As a final word, some of you might be wondering at that “House Stark only.” It’s a remnant from the original Shadows take that oddly carried through to the final version. I don’t think it’ll have much impact on his playability outside of Treaty decks, though, and I take solace in the fact that I’ll never have to see him spring out of one of [2009 Joust Champion] Greg Atkinson’s crazy decks to be used as an out-of-house provider of Renown and card advantage to close out a game.
This week's Card of the Week goes out with extra special thanks AGoT 2009 World Champion Erick Butzlaff, for his insightful look at the Blackfish's design process and strategy. We hope you, the readers at home, have learned enough to take him down at the World Championships at Gen Con 2010 (Just kidding, Erick!) Tune in next week when AGoT 2009 Melee Champion Jonathan Benton tells us a little bit about his own Champion card, also featured in Lords of Winter. Stay with us!
Based on George R.R. Martin's bestselling fantasy epic, A Song of Ice and Fire, A Game of Thrones: The Card Game brings the beloved heroes, villains, locations, and events of the world of Westeros to life through innovative game mechanics and the highly strategic game play. The Living Card Game™ format allows players to customize their gaming experience with monthly Chapter Pack expansions to the core game.
Well, that seems to be the pattern I wholeheartedly agree with (but am not happy about since it will take years to complete the House expansion series).
Since KotS & PotS only introduced Greyjoy and Martell (like what CS did to the 4 other houses and did not expand a particular house like LoW seems to be doing for Stark), I believe they will also each receive another House expansions in order to keep them at "the same curve" as the other Houses.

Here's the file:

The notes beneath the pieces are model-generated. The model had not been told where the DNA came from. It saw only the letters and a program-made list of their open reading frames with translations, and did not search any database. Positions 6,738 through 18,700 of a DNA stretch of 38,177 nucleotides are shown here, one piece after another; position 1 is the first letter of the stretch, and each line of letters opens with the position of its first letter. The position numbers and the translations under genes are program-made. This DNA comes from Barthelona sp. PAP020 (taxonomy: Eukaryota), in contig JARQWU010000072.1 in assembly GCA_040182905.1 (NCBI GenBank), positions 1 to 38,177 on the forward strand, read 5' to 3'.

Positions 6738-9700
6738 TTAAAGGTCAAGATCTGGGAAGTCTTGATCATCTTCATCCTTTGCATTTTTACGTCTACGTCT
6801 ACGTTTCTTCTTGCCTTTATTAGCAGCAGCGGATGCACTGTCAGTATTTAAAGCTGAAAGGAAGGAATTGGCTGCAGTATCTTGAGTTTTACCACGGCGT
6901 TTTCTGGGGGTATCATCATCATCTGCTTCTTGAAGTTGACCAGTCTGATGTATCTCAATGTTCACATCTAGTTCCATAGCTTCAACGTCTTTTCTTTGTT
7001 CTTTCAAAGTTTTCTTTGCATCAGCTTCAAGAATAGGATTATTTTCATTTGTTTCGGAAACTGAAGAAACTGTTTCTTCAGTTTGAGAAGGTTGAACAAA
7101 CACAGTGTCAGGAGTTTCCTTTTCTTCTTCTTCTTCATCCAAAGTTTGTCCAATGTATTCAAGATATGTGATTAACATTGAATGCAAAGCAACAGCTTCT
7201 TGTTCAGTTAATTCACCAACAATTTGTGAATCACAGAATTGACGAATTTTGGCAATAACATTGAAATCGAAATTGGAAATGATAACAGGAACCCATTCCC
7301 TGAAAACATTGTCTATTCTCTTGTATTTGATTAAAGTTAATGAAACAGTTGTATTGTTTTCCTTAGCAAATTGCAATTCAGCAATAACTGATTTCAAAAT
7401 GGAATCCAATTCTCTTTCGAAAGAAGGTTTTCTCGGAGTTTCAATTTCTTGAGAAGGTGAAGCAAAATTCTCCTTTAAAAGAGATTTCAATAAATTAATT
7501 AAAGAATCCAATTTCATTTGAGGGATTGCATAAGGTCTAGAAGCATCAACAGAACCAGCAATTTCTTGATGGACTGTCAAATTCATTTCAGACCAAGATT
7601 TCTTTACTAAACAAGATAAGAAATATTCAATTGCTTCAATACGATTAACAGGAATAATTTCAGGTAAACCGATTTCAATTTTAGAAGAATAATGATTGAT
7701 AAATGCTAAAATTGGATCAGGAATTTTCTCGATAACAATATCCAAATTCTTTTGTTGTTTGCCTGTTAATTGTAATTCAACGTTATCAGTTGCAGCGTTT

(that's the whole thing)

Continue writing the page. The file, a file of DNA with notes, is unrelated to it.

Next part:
I just hope that we end up with a resin House card for each of the other 4 Houses.
I expect to see these House expansions every six months. The fact that they picked a House for expansion #3 ( as opposed to Nights Watch vs. Wildlings as they did in the CPs) suggest each house will get their own expansion.
Will this make Stark "ahead of the curve?" Perhaps. But experience has shown that when the game introduces new variants of unique characters (Eddard, Cat and Robb all getting a new version) it has a tendency to keep the cards in check.
Myself, I hope the next Deluxe Expansion focuses on Targaryen, followed by Baratheon and Lannister. Then, they can look at other themes to do the DEs on.
I just hope it doesn't take half-a-year, which was the trend so far, to release a Deluxe Expansion for each Houses.
With the Lords of Winter expansion Stark is going to have a greater collection of cards to choose in LCG. The rest of the houses will not have this privilege. Wouldn't this unbalance the format?
All 3 very cool cards. Yay for Stark becoming competitive again :-)
...and now I'm waiting jonathan Card :-) These 3 ones spoiled are just marvellous!!!